Innsmouth is an intensive workshop where a group of students from the Danish arts school Kulturentreprenør spend two weeks at the Èpica Foundation to work on The Shadow Over Innsmouth by H. P. Lovecraft.
The objective is to make a final performance inspired by the story, more with the intention of basing it on the ideas and sensations present in the text than to make a literal adaptation. Elements such as the sensation of constant danger, the different versions of the same story, rituals with sacrifice and creatures from under the sea will serve as a basis from which to develop scenes. Given that the duration of the workshop is reduced, the students received and read the story in advance, thus facilitating the whole group to share an imaginary on which to base their performance from the first brainstormings.
The first week must establish a solid foundation in terms of group cohesion, ideas and their implementation. Given that the students must present their performance within a few days, it is essential for the team to lose its inhibitions and begin to strengthen the bonds between its members. In addition, from the second day they are divided into working groups, given a fragment of the story and asked to develop ideas to take it into action. The aforementioned fragments are:
1. Journey of the protagonist until arriving at Innsmouth.
2. Discovery of the town.
3. Strange, disturbing, mysterious elements.
4. Zadok Allen, town drunk, the narrator’s informant.
5. Stories about sacrifices and rituals.
Once the first objectives are set, the students start working; they must think of a way to turn their ideas into feasible acts so that the show begins to build in its entirety. Scenes involving shadow beings, humans transforming into fish and tricks with mirrors that distort the image of the audience will be the first foundations of the performance.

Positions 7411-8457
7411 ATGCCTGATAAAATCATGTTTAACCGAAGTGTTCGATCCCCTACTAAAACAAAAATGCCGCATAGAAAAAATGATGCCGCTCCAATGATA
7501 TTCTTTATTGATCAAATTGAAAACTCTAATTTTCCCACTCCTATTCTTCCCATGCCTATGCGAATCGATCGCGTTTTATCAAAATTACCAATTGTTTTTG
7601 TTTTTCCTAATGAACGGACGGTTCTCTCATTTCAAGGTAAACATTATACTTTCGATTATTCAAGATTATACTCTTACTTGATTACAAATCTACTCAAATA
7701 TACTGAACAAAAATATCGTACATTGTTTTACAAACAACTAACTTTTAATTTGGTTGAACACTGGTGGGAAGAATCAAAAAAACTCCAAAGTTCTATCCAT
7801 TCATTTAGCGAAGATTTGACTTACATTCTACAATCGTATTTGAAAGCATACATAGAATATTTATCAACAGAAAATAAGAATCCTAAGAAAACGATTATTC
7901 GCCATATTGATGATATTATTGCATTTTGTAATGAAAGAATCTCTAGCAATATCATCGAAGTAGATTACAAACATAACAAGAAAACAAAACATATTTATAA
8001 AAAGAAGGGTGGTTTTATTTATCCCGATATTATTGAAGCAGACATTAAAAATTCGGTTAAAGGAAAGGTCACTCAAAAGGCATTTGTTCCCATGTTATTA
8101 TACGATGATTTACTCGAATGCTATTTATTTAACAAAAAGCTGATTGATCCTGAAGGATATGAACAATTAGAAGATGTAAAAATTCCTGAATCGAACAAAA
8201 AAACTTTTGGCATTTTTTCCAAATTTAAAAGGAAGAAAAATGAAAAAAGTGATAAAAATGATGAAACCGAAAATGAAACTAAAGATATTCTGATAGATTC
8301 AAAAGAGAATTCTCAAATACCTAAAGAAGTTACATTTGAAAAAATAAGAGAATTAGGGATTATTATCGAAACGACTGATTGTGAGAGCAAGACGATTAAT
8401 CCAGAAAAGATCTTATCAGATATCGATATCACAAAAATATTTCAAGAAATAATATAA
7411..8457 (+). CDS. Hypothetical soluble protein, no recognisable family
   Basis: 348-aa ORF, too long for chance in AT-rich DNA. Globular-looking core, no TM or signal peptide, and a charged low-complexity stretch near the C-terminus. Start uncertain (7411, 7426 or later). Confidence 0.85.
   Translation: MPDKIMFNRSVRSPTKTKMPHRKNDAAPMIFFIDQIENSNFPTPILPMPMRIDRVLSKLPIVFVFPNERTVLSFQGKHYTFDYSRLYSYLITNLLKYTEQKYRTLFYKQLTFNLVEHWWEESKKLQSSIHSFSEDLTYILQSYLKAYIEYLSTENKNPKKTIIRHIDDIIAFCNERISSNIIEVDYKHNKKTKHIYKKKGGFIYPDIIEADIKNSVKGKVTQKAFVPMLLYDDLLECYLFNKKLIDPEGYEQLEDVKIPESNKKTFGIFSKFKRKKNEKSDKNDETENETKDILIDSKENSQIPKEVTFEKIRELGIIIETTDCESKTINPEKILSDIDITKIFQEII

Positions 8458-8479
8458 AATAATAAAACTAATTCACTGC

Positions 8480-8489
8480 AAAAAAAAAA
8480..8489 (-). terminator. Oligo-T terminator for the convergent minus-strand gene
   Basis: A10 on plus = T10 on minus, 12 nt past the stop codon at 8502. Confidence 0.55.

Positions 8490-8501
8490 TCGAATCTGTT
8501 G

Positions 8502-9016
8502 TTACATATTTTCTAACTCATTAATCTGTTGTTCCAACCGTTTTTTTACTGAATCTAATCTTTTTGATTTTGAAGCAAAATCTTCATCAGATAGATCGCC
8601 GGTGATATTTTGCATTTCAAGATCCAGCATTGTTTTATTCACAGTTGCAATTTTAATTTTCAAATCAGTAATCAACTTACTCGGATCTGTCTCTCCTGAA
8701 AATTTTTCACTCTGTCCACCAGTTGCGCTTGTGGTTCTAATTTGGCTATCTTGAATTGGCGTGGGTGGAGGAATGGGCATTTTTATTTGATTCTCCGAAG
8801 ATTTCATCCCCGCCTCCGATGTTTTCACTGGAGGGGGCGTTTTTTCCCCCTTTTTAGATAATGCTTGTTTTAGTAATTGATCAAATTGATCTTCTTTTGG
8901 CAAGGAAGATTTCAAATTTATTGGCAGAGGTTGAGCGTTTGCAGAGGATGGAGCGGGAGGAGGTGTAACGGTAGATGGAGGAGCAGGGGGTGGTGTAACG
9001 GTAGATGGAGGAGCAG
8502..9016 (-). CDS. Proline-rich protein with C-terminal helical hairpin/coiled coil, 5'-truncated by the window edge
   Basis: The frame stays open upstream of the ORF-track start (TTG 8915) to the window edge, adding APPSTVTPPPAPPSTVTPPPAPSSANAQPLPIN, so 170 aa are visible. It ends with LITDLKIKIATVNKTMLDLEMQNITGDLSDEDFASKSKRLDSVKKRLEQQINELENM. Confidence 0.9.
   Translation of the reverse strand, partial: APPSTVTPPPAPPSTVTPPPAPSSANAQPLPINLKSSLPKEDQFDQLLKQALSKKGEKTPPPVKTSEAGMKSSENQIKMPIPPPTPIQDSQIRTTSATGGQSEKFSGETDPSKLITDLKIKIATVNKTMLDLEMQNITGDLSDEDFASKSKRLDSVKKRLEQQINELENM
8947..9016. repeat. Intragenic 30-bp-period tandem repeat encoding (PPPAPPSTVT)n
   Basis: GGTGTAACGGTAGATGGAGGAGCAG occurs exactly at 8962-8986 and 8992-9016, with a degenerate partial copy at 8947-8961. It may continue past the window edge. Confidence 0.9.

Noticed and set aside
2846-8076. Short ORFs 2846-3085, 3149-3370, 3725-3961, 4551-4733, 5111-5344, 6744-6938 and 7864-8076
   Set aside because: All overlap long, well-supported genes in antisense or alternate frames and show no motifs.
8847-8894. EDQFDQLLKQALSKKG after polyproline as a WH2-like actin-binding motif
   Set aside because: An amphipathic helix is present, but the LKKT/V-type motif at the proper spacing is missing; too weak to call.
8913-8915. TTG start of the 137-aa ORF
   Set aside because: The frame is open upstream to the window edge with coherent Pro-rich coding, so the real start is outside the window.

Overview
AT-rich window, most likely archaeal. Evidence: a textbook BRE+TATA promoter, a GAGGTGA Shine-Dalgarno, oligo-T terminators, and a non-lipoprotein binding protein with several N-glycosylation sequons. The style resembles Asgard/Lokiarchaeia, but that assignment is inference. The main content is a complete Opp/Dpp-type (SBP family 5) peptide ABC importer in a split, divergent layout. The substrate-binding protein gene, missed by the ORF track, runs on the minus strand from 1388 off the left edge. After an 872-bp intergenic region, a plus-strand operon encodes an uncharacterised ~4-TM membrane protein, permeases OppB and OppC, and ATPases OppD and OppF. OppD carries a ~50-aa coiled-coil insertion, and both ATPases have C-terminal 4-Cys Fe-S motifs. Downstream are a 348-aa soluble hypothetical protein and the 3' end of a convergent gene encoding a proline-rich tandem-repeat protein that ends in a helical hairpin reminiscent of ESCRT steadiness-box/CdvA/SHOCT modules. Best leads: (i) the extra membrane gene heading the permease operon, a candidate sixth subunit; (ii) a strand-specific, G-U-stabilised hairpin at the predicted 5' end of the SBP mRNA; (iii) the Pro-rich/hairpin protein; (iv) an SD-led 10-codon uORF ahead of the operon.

Throughout the second week, Innsmouth’s students invest all their efforts in the final preparations of their performance. In order to finish polishing its structure, the last brainstormings are done during the first days: some characters such as the town drunk, who had to to guide the audience through the different spaces, are dismissed while others like the shadow-beings and the priestess in charge of the sacrifices get more protagonism and replace his role. Some scenes, such as the metamorphosis, go from being a key point of the synopsis to an idea present throughout the show: transformations, symbolic and literal, will be a recurring theme (projections where a fish is thrown into the sea and turned into a human being, offerings of dead fish in exchange for human lives, those same human lives hung like fish to be sacrificed …). Once the script of the show is clear, the rest of the days are used for technical passes and general rehearsals. Opening night is very close.